I a very sorry regarding this.

1x D9L63A#A81 – HP OfficeJet Pro 8210 Printer Instant Ink Compatible

Are you happy to wait for these to come back in to stock, or would you like to me to locate an alternative for you? If you prefer, I can refund these items for you. If you have any further queries, please do not hesitate to contact us.”

Wait, what? I got an email exactly one week previously, telling me that you had shipped this printer. Now I ask you where it has got to, you tell me that you never had it in the first place? What the #### is going on? I was properly angry. It’s not the first time I’ve had an issue with an Amazon reseller – and although I’ll never be able to prove it, I have a suspicion that what some do is to claim shipment [to get Amazon to pay them], order the goods from a wholesaler, then ship them out once they arrive. Easy and requires no up-front cash. OK, time to complain to Amazon.

I wrote Amazon quite the snot-o-gram, mainly because I was angry with them for allowing this dubious practice and for deducting money from my credit card when they had not received any evidence from the reseller to show that the goods had actually shipped. I received an acknowledgement from Amazon [not a copy of my email] at 12:10 on Monday 26th.

At 13:44, I received another email from Amazon, telling me that I had asked for a refund and that in so doing, my comments had been, “Did not receive full order, after dispatching and charging why you said the item is due for another one month, hence filing for a full refund.” Except: I had not asked for a refund – in fact my note to the reseller had asked them to explain what they proposed to do to rectify the issue – and I most certainly had not written the words attributed to me in the Amazon email….

What the #### was going on?

I immediately wrote a brief note to the reseller to let them know that I had not initiated a refund request – that this was all Amazon’s doing – and that I was still waiting to hear from them…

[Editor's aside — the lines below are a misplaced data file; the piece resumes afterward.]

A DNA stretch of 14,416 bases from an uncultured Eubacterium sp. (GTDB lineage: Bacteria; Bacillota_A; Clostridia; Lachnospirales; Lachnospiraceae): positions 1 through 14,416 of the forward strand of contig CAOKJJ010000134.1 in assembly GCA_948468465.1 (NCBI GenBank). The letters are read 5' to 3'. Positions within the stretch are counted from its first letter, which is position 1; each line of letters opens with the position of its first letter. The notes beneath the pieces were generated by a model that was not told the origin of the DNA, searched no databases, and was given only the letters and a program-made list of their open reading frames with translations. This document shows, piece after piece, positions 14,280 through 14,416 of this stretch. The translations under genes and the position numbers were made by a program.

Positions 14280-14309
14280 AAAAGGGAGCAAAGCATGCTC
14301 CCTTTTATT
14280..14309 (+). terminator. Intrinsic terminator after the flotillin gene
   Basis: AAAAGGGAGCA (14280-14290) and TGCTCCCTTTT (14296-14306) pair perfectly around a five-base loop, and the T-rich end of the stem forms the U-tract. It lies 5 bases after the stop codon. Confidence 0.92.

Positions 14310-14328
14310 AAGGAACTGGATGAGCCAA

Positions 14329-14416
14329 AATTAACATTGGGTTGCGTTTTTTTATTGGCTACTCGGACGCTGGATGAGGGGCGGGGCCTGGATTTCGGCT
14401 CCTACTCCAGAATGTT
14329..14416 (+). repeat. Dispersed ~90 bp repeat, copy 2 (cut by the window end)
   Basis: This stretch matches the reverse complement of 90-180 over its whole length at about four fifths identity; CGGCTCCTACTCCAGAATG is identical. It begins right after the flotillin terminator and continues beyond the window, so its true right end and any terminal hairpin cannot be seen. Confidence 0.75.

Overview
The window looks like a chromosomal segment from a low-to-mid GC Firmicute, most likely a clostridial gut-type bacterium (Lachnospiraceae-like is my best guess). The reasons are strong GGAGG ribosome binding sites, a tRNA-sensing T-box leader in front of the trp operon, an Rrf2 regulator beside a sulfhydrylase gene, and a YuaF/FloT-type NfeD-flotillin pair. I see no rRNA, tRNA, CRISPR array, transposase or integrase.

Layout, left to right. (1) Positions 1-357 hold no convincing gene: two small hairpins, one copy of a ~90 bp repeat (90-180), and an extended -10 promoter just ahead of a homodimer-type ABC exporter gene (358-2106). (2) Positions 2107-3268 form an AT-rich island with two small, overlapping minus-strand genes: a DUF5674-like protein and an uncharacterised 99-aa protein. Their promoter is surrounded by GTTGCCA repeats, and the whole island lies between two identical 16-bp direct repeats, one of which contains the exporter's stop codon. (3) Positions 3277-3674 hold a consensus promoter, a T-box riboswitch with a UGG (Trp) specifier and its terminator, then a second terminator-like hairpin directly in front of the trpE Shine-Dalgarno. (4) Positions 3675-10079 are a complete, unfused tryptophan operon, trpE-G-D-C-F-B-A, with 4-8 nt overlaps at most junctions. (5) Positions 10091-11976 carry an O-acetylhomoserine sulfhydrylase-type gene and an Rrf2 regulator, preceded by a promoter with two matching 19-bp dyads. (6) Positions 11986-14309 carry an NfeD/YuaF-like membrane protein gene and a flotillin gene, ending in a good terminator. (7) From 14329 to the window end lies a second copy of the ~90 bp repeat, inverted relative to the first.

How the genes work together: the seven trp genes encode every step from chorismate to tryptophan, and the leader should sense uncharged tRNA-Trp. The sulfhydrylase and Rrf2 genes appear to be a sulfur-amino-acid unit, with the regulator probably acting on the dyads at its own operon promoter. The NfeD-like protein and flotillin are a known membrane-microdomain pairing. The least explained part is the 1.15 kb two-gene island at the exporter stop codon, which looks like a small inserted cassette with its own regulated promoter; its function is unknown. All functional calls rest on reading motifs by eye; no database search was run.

At 14:40 on Monday 26th, I received a full explanation from the reseller, which reads,

Apologies it was marked as dispatched by Amazon, they do not have access to our tracking therefore they estimate and assume.

Would you like to cancel the order or are you okay to wait?”

Wait, what? Are you telling me that Amazon just “decided” that the reseller had shipped the printer, and decided to bill me anyway? Yes, apparently. That is exactly what the reseller was telling me.

Stop and think about that for a moment… Amazon handle the order, pass the details to the reseller – and then, entirely by themselves, decide when they think the reseller will ship the goods – and then they bill the customer for the goods. They have absolutely no evidence that the reseller has in fact shipped the goods. But, by billing the customer’s credit card, they grab the money and put it in their bank account immediately.

Then, at some point [and it isn’t clear to me how or when this happens] Amazon gives the reseller the value of the order, less the commission they [Amazon] take from the sale. So why would they operate like this? They communicate the order details to the reseller, surely they have the means to allow the reseller to log in to a page and confirm shipment?


And here’s why. When you think about the number of orders placed with resellers every single day, the sums of money must run to tens or hundreds of millions of pounds [and dollars, euro’s, yuan, yen and so on]. By taking the money from the customer – and then perhaps not paying the reseller for a couple of days – Amazon get the opportunity to “overnight” that money. What does that mean? It means that they put it up as collateral [it’s not their money – no risk to them!] for overnight loans, likely facilitated by their bank and most likely using something like LIBOR [the London Inter-Bank Overnight Rate]. In other words, if a bank or major borrower needs short-term liquidity, they can borrow money literally for one night. The duration is short, but the size of the loans are so huge [to balance the books] that a worthwhile amount of interest can be charged. Exept, of course, that anyone offering the money for a loan is going to earn a nice little bit of interest. Amazon would be able to earn interest on other people’s money.

In Summary